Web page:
In Sabbath sermon. Master never bound
In stronger or in longer bonds of love
His servants to him – Girlhood’s raven locks
Grew grey in love and service – death alone
Breaking the bond, and youth through manhood’s years
Served till the back was bent and head was bowed.
And as each yearly term of service came,
‘Twas marked by some small gift of gratitude
As suited best the wants or tastes of those
Who served. Oft have I found in after days
These mortgages of love in cottage homes
Of those, whose marriage had been blest by him.
No treasure dearer; “Yes, the Master gave
Me these,” and that enough to give them worth.
Rev’rence forbids to bare the inner scenes
Of that home life, which only those, who lived
Within, could realize in its full depth
Of perfect masterhood; rights won by love
Were paid again in kind, and duty done
Was paid by duty; thus in circling stream,
Unbroken by the roughness of command
Or lack of service, ran the common life.
Around this inner circle of home love
Lay parish duties. He, true parish priest
As well as preacher, found his sacred work
In all that filled his people’s daily lives.
The messenger of peace to dying men,
The arbiter of peace in family strife
Or social bickerings, all content that he
Should sit in judgment, all content to bow
To love and justice blended, sure that he
The Master would do right. No wiser friend
In worldly business. Scribe and lawyer too,
Some gift to charity his only fee.
And thus he grew entwined in all their life
By human service. While behind the man
Stood vigilant and true the priest of God,
Who knew to temper truth to circumstance,
Yet sternly loyal in the fight with sin
Could wrestle with the unrepentant heart
With darts keen-tipped from out the Book of Life.
In all his thoughts none held more constant place
Than those who needed most. His Master’s word
“The poor are ever with you,” was his creed
In act, not with unreasoning charity,
That makes the gift productive of more need,
And breaks the barrier down of self respect;
But after knowledge gained of circumstance
(The right hand knowing not what left hand did)
The gift was suited, both in kind and sum,
To most advantage; thus in prudence girt
Did love disarm necessity of law.
On either side of home lay Church and School,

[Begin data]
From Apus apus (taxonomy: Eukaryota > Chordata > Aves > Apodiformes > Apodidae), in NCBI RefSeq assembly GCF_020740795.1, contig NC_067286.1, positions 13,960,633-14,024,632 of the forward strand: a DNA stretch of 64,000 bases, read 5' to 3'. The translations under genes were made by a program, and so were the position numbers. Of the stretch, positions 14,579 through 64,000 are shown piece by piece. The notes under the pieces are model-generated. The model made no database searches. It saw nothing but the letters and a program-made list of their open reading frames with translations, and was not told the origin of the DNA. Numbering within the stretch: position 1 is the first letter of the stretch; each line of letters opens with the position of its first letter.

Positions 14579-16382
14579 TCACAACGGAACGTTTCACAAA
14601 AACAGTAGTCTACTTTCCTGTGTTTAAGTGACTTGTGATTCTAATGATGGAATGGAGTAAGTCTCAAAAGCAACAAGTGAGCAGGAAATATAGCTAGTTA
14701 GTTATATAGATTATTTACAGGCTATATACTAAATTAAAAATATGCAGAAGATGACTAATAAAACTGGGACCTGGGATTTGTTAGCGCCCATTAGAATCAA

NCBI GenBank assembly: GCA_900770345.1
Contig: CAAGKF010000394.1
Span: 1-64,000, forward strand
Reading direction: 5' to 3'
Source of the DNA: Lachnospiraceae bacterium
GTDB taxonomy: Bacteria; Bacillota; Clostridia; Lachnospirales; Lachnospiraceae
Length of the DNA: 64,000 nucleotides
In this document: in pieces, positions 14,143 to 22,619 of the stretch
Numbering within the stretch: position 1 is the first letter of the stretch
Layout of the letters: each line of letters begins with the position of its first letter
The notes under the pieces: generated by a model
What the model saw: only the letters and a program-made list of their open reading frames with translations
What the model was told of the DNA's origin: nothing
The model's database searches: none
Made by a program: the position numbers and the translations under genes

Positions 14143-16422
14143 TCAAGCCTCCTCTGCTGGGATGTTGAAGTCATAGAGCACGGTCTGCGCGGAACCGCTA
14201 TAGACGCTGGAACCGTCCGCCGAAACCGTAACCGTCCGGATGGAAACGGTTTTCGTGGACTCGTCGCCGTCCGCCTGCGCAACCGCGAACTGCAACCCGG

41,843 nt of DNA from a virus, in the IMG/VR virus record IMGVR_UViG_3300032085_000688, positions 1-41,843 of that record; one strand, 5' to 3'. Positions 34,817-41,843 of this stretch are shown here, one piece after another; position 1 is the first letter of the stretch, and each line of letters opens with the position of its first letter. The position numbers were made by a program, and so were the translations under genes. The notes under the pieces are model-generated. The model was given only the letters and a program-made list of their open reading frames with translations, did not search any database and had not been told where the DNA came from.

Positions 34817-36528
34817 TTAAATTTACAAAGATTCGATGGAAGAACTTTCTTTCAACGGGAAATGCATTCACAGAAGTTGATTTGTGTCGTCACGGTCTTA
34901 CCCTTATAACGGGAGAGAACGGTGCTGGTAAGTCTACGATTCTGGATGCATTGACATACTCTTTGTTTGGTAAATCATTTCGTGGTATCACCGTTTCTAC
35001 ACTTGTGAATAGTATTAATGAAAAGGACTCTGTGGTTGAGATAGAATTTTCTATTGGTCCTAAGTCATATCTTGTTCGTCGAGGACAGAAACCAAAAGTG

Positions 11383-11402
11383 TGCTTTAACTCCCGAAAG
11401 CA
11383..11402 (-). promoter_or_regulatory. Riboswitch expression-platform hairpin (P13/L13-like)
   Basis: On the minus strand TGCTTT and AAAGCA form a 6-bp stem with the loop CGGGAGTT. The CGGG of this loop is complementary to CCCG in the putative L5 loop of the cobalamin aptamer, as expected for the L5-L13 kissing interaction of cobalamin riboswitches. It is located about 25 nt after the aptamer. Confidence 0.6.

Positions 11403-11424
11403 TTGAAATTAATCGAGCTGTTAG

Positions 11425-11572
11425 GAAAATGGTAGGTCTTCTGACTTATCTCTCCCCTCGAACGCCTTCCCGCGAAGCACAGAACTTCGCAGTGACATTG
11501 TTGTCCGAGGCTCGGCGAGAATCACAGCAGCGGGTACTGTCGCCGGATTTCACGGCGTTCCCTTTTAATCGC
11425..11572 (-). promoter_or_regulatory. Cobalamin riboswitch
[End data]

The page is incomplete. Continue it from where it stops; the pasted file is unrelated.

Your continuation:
The fittest parable of his life’s work
And earliest love. If ever pride did rise,
It rose when, reaching back in memory,
He told how once the Royal Widowed Queen
Did come and see and praise in gracious words,
Where first in his first parish he did draw
To school the infants, and with pride would shew
The sacred volume, gift from Royal hands,
Inscribed with due approval of his work.
The school in deepest hollows of his heart
Embowered lay; by him slight difference
Was held in secular or sacred lore,
For all was sacred; to no festival
In parish life was greater honour paid
Than when the school held yearly carnival,
The tea party then called, a twelve months’ dream,
Where all was joy, and he the central joy
For child or friend or casual visitor.
And so through all their ways he lived and moved
Giving and gathering sweetness through them all,
Till, laden with their love, he downward went
The slope of life, and, when the sunset came,
‘Twas but the fading of another joy
Into “the joy unspeakable and full
Of glory.”* Not all dark, for through the cloud
The after glow still floats across the Isle.
* [The text he was constantly repeating in his last few days].
TOM AND BETTY.
In summer holiday we sought again
The shores health-breathing of our Island home.
Elsewhere we live, but home is where our love
First drew us close to those who first loved us.
And thither turning, ere another day
Had died in crimson splendour over Jurby head,
We soon were resting, where our dear ones rest,
Still held in loving memory for their love
And service to their neighbours and to God.
There, since we last had visited the place,
Two old dear souls had entered into rest.
Last year we found them sitting in the sun.
Together on one seat, at gable of the house,
Tom holding Betty’s hand in wordless love.
Bowed down with years of honest loyal toil,
Like sickle bent and worn, Tom sat and gazed,
And Betty prattled, like as was her wont,
Of things, that long were past, wherein she lived.
So loth was I to break upon their peace,
That long I stood in silence, half concealed
Behind a currant tree. To me they were
The sole remaining links of boyhood life
With scenes still sanctified and clear through years